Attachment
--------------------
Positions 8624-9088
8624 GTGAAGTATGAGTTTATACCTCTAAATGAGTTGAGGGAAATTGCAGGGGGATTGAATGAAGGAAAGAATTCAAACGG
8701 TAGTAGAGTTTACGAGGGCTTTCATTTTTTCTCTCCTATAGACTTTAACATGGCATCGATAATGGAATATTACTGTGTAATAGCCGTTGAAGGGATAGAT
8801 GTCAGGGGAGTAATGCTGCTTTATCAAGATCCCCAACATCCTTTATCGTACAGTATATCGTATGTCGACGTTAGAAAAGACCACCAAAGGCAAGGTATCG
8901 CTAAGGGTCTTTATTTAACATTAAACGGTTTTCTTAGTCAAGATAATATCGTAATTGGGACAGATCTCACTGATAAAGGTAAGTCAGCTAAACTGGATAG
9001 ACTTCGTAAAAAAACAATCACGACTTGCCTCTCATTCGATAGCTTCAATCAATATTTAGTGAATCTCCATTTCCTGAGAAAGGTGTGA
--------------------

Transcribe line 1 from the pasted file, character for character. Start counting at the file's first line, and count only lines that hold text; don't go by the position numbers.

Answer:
Positions 8624-9088